logic severity of pulmonary LAM, a prognostic in-            provements in the formulation and delivery of to-
dicator. Chylothorax also may develop through                tal parenteral nutrition have improved the safety and
transdiaphragmatic flow of chylous ascites. Thoracic         reliability of this mode of supplementation, although
and abdominal lymphadenopathy may be present [17]            it remains costly [88].
and reveal proliferating smooth muscle cells [75].               Nonoperative drainage may be useful initially to
Globular collections of HMB 45 – positive cells can          improve symptoms, but many patients eventually
be found in the pleural fluid [77,78]. In a subsequent       require a chemical or surgical pleurodesis procedure
study, Kumasaka et al [79] further showed that these         [22,69]. This intervention seems to be more success-
clusters of LAM cells are enveloped by VEGF-                 ful at preventing recurrences of chylothorax than
positive lymphatic endothelial cells, and that the           drainage alone [10,70,89 – 91]. In the series by Ryu
shedding of these structures into the lymphatic cir-         et al [69], four of five patients with recurrent
culation may play a central role in the dissemination        chylothorax were treated successfully with pleuro-
of LAM lesions.                                              desis. Thoracic duct ligation [10,70,92,93] and the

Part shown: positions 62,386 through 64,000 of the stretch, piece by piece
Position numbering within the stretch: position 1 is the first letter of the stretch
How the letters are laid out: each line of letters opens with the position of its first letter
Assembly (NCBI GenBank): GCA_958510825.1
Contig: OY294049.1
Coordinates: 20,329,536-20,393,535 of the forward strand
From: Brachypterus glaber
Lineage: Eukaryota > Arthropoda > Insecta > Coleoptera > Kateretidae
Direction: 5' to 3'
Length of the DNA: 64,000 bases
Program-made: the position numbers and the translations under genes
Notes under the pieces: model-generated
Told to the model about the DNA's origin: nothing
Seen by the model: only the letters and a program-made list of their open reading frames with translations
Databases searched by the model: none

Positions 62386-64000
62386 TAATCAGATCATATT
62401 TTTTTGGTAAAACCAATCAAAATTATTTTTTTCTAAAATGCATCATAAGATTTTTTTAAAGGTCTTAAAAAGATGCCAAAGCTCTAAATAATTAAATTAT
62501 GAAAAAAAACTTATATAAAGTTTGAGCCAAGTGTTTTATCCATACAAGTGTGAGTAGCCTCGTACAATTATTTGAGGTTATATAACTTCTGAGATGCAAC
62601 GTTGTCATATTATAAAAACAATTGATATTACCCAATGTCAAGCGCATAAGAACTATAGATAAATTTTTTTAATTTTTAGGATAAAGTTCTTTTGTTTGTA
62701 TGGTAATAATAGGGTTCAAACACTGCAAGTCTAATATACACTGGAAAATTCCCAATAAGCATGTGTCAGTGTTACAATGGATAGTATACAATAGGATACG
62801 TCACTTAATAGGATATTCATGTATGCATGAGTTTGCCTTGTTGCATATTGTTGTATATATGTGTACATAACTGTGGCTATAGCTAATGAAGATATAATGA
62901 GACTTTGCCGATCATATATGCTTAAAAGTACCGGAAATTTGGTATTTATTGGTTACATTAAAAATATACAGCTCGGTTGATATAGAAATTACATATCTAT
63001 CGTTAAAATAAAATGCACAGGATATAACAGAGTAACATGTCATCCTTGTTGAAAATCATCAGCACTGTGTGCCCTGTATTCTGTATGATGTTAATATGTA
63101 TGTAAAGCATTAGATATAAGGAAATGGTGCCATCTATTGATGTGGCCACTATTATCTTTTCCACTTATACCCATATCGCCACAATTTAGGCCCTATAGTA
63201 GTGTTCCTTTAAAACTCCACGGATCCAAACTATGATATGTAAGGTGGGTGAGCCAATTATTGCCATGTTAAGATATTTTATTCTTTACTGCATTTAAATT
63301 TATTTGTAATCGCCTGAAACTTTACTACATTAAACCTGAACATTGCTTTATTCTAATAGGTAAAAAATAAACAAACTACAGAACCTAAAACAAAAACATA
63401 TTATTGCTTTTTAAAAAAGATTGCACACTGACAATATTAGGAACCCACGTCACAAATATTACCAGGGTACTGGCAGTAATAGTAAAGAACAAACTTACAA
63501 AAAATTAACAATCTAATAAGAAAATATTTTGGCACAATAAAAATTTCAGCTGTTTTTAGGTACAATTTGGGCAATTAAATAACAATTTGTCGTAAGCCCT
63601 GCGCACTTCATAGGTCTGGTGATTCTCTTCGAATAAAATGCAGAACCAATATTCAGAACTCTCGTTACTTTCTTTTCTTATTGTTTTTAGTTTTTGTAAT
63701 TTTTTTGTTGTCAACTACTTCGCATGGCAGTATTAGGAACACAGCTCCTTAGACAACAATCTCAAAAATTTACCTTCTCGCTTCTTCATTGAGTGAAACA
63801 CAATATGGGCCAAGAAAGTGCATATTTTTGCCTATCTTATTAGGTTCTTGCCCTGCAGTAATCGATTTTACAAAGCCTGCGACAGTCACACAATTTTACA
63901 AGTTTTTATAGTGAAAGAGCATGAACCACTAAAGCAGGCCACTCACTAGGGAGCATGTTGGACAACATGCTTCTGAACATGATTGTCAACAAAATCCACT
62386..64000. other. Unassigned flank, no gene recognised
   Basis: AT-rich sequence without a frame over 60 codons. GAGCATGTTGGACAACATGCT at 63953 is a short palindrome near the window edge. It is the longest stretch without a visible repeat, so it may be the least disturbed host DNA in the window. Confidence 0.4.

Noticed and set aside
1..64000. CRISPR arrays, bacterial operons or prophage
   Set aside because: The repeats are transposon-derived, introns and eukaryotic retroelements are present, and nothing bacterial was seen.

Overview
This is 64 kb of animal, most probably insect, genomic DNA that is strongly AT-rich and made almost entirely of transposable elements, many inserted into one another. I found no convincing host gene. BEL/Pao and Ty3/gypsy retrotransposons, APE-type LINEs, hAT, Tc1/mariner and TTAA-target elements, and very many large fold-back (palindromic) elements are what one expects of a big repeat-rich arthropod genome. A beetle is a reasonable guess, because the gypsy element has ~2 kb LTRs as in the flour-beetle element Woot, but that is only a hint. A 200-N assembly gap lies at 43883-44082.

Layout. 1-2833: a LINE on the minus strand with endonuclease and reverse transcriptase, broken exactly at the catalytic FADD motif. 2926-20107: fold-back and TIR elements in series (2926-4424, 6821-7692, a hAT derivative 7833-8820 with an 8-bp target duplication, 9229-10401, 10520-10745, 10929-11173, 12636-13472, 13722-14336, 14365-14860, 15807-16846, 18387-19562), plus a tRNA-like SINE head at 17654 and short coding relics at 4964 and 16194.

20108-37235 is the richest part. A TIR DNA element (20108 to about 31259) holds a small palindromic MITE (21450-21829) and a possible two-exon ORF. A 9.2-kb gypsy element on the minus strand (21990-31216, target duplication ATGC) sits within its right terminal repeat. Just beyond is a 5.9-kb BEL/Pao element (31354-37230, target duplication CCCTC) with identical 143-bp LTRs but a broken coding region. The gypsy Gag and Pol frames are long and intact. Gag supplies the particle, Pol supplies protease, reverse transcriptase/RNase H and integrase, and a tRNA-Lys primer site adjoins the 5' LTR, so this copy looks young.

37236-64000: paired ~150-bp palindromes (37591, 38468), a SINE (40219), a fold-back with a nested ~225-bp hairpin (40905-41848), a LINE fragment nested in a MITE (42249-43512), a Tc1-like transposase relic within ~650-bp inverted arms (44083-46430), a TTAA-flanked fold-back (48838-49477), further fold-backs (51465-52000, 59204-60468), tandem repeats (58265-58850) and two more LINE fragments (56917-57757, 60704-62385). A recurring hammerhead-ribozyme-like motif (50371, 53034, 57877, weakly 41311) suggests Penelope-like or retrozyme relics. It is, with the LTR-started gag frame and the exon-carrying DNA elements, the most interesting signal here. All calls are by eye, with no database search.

The diagnosis of chylothorax should be enter-           placement of a LeVeen shunt [24] have been at-
tained when a LAM patient presents with a pleural            tempted, with variable success.
effusion on a chest radiograph. Although most pleural            Hormonal therapy has been used to treat LAM
effusions in LAM are chylothoraces [2,17,70,80],             lung disease with mixed results [94 – 97]. Some stud-
diagnostic thoracentesis should be performed to con-         ies have reported that medroxyprogesterone therapy
firm the diagnosis. A triglyceride level greater than        has been useful in treating chylothorax that compli-
110 mg/dL makes the diagnosis highly likely, and the         cates LAM [23,37,69]. Taylor et al [23] found that
presence of chylomicrons on lipoprotein electropho-          most patients whose LAM improved with medroxy-
resis is confirmatory if the triglyceride concentra-         progesterone therapy had chylothorax or chylous